Deployed Forces: ‘Vipers’ provide critical air traffic services to deployed units

| June 25, 2010 | 0 Comments

Sgt. 1st Class Tyrone C. Marshall & Staff Sgt. Mike Alberts
25th Combat Aviation Brigade Public Affairs, 25th Infantry Division

Spc. Barry West, seated, air traffic controller, F Company, 3rd Battalion, 25th General Support Aviation Battalion, Task Force Hammerhead, performs ground control functions while Sgt. Klarke Castellanos, air traffic controller and training noncommissioned officer in charge, also with F Co., provides local control of a departing fixed-wing aircraft at Contingency Operating Base Speicher. (Staff Sgt. Mike Alberts | 25th Combat Aviation Brigade Public Affairs, 25th Infantry Division)CONTINGENCY OPERATING BASE SPEICHER, Iraq – The importance of aviation operations in the current contemporary operating environment in Iraq cannot be overstated with hundreds of movements of troops, supplies and equipment daily. 

These critical aviation operations demand a watchful and experienced air traffic services team to manage the air space in and around U.S. Division-North.

The Soldiers of F Company, “Vipers,” 3rd Battalion, 25th General Support Aviation Battalion, Task Force Hammerhead, provide the necessary over watch for the high-density airspace in and around Contingency Operating Base Speicher. The company is also responsible for all air traffic services, or ATS, operations at Forward Operating Base Warhorse and COB Qayyarah West.

 “We provide coverage for all types of aircraft at our three locations using different facilities, to include both tower and radar capabilities,” explained Lt. Col. Gregory Baker, commander, 3rd Bn. 25th GSAB, TF Hammerhead.

 “Our Soldiers are handling an array of civilian, U.S. State Department and military fixed-wing aircraft, a host of rotary-wing aircraft from all branches of service, and several types of unmanned aerial vehicles.

“It’s a lot of traffic, particularly at COB Speicher, which rivals Charlotte-Douglas International, the eighth largest airport in the U.S., and that airport doesn’t handle UAVs,” Baker continued.

Army aviation’s operational tempo remains high in USD-N, even as Iraq transitions to stability operations, and this tempo translates to a complex and continuously demanding role for the Vipers.

Capt. Matthew Basil, commander, F Co., 3rd Bn., 25th GSAB, TF Hammerhead, discussed the scope of his unit’s responsibilities as these demands increase.

“Here at COB Speicher, we are running two facilities,” Basil said. “We’ve got the tower and the Army Radar Approach Control. On average, the tower is handling about 500 movements a day, while the ARAC is handling around 150 movements a day.” 

“Just the density of aircraft movements we’re looking at 24 hours a day is probably the biggest challenge about Speicher,” Basil said.

Basil also spoke about the other ominous challenge his ATS Soldiers face on a daily basis – weather. Weather has traditionally been a significant challenge with aviation operations as pilots, crews and ATS must contend with the unpredictable changes in weather patterns. 

“In the event that weather conditions are terrible with no visibility, we can pinpoint the aircraft on radar and guide them on an exact glide path and course to a safe landing,” Basil said. “Radar approach is basically our extended eyes.”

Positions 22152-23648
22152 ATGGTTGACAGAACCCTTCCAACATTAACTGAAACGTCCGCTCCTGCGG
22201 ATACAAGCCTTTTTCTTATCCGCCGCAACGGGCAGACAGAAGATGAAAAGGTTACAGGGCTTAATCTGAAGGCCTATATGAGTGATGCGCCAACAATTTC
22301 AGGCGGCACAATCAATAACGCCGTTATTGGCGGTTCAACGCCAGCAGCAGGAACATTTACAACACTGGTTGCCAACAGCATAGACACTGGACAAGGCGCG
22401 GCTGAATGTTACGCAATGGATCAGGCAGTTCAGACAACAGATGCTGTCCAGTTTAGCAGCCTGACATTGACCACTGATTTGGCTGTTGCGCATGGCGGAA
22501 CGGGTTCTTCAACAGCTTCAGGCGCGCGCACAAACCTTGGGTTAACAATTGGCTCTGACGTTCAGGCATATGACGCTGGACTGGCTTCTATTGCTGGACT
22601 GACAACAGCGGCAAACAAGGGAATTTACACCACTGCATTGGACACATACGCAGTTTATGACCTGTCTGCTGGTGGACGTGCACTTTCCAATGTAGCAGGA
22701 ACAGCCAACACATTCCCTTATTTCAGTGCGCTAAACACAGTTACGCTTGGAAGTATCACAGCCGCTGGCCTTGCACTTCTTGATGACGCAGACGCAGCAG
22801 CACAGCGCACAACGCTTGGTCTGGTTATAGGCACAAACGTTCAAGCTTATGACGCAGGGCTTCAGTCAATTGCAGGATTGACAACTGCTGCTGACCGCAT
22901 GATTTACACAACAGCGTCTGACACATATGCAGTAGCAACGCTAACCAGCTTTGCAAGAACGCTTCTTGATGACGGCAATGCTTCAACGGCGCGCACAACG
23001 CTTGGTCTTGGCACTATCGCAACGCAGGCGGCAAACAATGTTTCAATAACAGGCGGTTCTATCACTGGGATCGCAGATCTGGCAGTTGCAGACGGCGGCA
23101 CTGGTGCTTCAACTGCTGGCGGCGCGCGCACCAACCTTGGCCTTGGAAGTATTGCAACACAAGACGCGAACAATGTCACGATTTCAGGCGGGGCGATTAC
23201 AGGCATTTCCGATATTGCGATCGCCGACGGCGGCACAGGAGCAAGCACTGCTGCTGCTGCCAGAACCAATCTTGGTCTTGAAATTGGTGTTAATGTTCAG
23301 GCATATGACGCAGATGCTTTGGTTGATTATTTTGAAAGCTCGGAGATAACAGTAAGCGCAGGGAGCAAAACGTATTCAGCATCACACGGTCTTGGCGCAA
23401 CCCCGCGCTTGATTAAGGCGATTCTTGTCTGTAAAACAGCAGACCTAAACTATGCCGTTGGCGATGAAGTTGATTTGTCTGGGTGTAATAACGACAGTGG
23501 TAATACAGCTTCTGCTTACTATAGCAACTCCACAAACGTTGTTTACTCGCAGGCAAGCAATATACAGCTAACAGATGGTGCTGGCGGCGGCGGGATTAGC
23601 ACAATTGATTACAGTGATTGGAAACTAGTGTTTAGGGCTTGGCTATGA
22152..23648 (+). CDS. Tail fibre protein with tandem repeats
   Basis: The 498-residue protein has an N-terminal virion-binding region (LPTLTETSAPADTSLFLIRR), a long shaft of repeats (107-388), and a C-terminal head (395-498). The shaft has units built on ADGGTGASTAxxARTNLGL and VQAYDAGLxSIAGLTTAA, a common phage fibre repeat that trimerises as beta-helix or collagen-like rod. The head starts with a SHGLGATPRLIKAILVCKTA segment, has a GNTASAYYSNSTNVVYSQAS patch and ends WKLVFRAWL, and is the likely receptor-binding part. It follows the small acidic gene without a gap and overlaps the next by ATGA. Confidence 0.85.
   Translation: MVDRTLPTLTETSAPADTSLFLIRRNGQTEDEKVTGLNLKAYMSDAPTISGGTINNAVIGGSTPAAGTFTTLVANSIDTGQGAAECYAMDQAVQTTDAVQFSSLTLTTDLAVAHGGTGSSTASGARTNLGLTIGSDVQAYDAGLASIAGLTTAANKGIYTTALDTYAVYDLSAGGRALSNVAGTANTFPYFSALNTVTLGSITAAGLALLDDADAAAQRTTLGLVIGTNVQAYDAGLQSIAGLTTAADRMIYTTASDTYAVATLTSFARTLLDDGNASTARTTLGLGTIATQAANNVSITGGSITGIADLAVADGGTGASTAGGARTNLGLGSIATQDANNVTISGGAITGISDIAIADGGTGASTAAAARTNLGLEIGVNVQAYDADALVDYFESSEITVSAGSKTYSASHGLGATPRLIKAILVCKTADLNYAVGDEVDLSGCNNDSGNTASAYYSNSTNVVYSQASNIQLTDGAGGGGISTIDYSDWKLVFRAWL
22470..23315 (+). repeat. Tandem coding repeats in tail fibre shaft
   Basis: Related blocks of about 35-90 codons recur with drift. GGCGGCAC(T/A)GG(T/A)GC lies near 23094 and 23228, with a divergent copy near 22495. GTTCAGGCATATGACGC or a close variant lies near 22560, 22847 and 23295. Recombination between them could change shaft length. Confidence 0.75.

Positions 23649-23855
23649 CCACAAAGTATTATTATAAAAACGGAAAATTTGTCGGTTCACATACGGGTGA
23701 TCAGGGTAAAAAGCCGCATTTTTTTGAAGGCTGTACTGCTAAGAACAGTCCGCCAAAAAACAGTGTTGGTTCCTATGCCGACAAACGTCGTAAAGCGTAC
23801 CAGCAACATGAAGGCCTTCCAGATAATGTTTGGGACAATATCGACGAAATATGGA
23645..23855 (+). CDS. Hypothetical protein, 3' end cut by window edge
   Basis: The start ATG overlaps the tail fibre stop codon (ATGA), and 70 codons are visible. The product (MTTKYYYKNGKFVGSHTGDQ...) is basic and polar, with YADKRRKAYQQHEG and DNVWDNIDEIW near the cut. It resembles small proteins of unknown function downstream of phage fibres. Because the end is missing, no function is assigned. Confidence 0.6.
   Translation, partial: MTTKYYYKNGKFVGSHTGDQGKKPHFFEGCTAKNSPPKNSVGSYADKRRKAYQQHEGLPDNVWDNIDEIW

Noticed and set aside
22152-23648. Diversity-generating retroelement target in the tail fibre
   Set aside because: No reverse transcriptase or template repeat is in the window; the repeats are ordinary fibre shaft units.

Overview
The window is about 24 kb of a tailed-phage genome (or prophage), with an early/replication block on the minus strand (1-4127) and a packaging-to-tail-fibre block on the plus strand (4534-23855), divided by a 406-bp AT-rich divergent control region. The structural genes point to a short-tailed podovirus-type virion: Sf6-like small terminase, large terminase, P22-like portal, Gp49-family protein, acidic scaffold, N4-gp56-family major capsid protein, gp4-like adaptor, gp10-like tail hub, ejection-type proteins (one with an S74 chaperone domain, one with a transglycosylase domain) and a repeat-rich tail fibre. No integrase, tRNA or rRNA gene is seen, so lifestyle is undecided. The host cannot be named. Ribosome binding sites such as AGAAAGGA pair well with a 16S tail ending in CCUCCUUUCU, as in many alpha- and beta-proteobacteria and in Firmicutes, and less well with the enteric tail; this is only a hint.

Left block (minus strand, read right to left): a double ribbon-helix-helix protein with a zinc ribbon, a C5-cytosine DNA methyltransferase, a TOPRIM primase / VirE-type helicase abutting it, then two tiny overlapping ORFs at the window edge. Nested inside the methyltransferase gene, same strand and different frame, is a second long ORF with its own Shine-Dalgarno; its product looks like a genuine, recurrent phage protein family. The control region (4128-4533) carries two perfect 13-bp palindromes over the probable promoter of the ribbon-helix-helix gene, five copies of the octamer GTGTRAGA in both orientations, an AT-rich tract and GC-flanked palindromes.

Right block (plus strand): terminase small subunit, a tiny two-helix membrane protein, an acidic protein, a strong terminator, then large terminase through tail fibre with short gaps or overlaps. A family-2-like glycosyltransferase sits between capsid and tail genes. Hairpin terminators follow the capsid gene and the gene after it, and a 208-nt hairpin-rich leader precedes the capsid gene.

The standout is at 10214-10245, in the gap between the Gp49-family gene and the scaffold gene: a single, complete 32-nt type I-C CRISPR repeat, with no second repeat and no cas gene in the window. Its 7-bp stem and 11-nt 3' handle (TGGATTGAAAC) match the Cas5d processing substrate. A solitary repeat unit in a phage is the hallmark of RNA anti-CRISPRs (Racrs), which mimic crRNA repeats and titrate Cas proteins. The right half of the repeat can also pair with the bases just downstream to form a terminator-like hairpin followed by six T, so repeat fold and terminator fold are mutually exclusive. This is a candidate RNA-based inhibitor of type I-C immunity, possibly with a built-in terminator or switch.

On April 12, Maj. Gen. Tony Cucolo, commanding general, Task Force Marne, hosted a commander’s conference at COB Speicher. Brigade commanders, senior leaders and others were arriving throughout the day in weather so bad the only way to get aircraft in safely was through the use of the ARAC system, with controllers vectoring aircraft in for landing. It was a significant accomplishment and one that was later formally recognized by Cucolo himself.

1st Sgt. Matthew Clark, F Co., 3rd Bn., 25th GSAB, TF Hammerhead, elaborated on the importance of having the ARAC system at his unit’s disposal.  

“Before the existence of the ARAC system, the aircraft would call from 25 miles out and would be instructed to enter the traffic pattern once inside a five-mile ring,” Clark said. “Often, during the time between those calls, many other aircraft would come inbound or outbound and cause congestion. (Radar approach) really helps streamline the traffic flow.”

Clark further explained that he was not surprised that his Soldiers were recognized for their performance during the critical period of bad weather. 

“I think it’s great that the CG came down to recognize our Soldiers, but that’s just a snapshot,” he said. “My Soldiers are handling busy air traffic and keeping the skies safe every day.”

Another task the unit is responsible for is ensuring all four of their ATS facilities are following the same procedures and guidelines. Chief Warrant Officer 2 Mark Stubbs, standardization officer and platoon leader, F Co., 3rd Bn., 25th GSAB, TF Hammerhead, oversees the implementation of these policies.

“My job is to standardize air traffic control facilities operations,” Stubbs said. “(I also serve) as a liaison for the companies, battalions and brigade to division for air traffic control matters. (I ensure each facility is doing) the same thing across the board, to include following published regulations, field manuals and (Federal Aviation Administration) rules and guidelines.” 

Category: Deployed Forces, News

Leave a Reply

Your email address will not be published. Required fields are marked *